The Hot Zone

View from Above

Posted by Alison Hawkes on March 12, 2010
Category : Climate Science and Scientists, The Politics of Climate Change

By Alison Hawkes

In 2007, the journal Science published a study that concluded that the severe drought in the Amazon in 2005 actually prompted forests to thrive because more sunshine led to a flourishing of plant growth.

On the other hand was a IPCC-published claim (from the World Wildlife Fund) that only a small drop in rainfall could cause some 40 percent of the Amazonian forests to die off and switch to savanna.

Both of these studies can’t be true. Extreme die-off and plant growth during the same dry conditions? Maybe the drought effects are more granular than what’s presumed. Sounds like a cause for more study.

This week in the Geophysical Research Letters, a group of NASA and other scientists published an answer to this contradiction. Amazon forests did not green-up during the 2005 drought, found that there was neither a significant greening nor a significant dieing off of forests during the 2005 drought. In fact, rainforests may be suprisingly drought-neutral.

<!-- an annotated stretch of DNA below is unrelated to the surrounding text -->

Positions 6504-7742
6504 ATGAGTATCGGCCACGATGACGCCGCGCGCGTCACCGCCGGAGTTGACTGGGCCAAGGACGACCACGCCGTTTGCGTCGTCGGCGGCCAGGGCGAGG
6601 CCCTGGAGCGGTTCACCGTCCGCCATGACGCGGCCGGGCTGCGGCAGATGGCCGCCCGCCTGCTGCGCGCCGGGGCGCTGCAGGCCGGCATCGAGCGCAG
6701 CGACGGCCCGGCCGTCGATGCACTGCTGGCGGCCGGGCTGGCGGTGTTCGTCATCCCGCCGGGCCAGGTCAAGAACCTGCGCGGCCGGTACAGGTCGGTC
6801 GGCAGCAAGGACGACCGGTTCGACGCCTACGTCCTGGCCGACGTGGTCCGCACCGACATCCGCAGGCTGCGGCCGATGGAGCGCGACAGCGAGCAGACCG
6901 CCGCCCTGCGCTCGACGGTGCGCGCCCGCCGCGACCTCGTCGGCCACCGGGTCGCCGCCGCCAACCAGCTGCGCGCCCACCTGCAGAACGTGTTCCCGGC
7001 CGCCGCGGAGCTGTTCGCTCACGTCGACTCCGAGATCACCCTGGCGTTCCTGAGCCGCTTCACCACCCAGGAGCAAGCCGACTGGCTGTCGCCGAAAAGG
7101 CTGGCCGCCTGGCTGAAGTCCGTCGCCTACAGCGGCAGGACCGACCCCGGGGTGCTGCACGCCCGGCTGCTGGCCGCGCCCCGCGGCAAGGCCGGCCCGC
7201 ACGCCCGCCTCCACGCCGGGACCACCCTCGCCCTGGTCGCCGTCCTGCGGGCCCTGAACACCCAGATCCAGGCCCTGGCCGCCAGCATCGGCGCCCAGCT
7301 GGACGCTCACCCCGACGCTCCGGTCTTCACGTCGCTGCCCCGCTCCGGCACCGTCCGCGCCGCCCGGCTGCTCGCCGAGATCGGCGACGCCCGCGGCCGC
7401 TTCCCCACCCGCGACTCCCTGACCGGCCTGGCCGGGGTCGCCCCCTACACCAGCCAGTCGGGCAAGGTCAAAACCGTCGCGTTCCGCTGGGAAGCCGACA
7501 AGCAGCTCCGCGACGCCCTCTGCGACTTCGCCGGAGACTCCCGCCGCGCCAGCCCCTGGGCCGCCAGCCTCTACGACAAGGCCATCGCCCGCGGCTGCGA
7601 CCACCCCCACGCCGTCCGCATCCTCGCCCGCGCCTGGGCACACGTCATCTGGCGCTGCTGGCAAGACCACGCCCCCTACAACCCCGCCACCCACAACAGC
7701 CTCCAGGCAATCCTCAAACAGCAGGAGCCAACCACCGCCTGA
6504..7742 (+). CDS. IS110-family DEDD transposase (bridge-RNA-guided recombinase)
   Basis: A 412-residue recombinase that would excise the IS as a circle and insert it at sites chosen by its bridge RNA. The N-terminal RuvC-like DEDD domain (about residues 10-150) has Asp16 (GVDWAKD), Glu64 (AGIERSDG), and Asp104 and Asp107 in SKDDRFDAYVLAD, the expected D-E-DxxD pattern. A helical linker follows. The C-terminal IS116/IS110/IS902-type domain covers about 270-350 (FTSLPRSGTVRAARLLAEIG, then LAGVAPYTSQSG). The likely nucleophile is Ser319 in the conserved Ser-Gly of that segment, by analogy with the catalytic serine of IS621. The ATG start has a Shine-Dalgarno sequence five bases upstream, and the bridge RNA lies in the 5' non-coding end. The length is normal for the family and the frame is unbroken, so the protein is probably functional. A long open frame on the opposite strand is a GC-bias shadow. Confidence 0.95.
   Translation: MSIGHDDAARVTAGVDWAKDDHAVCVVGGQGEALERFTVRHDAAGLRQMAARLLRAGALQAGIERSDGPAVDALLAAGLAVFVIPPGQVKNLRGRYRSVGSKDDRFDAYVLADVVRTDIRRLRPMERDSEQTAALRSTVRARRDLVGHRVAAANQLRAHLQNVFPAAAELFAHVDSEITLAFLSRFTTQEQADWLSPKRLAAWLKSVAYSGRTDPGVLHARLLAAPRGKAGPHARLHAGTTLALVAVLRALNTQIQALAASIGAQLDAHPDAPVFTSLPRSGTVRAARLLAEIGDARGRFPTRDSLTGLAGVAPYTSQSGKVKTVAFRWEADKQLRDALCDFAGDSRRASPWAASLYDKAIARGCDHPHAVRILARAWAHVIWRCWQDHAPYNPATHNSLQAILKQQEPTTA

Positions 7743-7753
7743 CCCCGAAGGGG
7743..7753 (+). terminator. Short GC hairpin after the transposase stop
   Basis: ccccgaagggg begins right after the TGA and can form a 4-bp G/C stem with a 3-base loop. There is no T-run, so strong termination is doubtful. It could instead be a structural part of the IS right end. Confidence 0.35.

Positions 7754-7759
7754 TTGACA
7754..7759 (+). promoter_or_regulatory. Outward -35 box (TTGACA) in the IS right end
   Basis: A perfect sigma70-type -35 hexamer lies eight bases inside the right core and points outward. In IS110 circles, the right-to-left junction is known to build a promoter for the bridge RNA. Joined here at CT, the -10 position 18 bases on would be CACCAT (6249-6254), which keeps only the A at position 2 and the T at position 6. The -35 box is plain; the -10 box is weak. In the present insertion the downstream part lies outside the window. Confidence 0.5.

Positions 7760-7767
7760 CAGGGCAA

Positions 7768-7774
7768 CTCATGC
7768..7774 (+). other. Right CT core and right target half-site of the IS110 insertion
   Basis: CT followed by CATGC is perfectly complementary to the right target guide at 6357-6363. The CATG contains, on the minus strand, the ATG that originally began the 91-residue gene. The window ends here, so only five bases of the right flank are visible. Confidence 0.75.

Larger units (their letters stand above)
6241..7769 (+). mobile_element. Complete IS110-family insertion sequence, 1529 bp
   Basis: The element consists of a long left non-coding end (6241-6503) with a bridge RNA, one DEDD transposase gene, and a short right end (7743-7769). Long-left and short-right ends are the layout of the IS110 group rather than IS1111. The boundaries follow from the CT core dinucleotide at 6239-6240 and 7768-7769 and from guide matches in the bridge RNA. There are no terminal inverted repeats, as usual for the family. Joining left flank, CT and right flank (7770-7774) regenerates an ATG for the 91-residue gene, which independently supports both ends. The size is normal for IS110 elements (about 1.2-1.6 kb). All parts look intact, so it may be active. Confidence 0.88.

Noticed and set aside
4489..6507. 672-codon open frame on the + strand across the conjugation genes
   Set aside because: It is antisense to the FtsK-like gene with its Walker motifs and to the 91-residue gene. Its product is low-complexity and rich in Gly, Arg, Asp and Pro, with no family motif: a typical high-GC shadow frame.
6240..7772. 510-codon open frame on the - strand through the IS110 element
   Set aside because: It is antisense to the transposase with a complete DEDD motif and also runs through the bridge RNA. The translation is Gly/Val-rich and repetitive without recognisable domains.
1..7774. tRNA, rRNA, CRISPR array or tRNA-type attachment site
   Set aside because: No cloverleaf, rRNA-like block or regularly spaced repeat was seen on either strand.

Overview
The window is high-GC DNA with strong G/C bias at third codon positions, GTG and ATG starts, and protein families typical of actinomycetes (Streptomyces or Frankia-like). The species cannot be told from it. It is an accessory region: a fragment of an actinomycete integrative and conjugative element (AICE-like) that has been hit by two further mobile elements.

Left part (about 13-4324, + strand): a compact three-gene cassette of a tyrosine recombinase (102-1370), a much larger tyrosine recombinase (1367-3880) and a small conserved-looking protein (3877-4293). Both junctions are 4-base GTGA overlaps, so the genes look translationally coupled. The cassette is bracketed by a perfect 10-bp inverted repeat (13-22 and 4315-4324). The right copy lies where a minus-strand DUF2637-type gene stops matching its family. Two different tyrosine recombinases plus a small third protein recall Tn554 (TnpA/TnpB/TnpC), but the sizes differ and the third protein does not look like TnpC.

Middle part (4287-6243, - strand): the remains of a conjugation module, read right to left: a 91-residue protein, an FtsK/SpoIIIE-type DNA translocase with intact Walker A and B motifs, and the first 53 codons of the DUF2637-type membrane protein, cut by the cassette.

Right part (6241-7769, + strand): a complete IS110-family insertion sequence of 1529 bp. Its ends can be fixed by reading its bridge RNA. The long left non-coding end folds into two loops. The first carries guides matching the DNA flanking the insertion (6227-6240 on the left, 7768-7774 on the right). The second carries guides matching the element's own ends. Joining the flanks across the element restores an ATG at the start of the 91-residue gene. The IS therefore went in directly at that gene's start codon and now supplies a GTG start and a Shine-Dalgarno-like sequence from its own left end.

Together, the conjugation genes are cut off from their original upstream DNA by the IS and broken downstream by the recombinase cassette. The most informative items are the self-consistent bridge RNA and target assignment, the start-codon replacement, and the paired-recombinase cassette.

An older study claimed that Amazon forests thrived during the 2005 drought.

An older study claimed that Amazon forests thrived during the 2005 drought.

Data matters. Previous studies were based on ground observations and NASA satellite imagery. The new NASA-funded study made use of a more sophisticated satellite data set on greenness that filtered out clouds and aerosols (which tend to corrupt data of this sort) and used improved algorithms. It also lengthened the time period of the data set to incorporate eight years.

Only time will tell if this new study reaches closer to the truth. The case highlights how the science behind climate conditions and the impact on the Earth’s systems is a work in progress, with studies rarely proving forever conclusive. Here, new and better tools of measurement, which take time to develop as technology progresses, are necessary to bump the science along.

Rather than seeing contradictory studies as weakness in the scientific process or evidence against climate change (as climate change deniers are doing), it seems better to remain open to ongoing research and welcoming to new evidence (just as the public is on less controversial branches of science … does anyone get upset when medical researchers find new insights into cancer?).

After all, it could be good news if the Amazonian forests are, in fact, resilient to droughts. Studying them more will get us closer to the truth.

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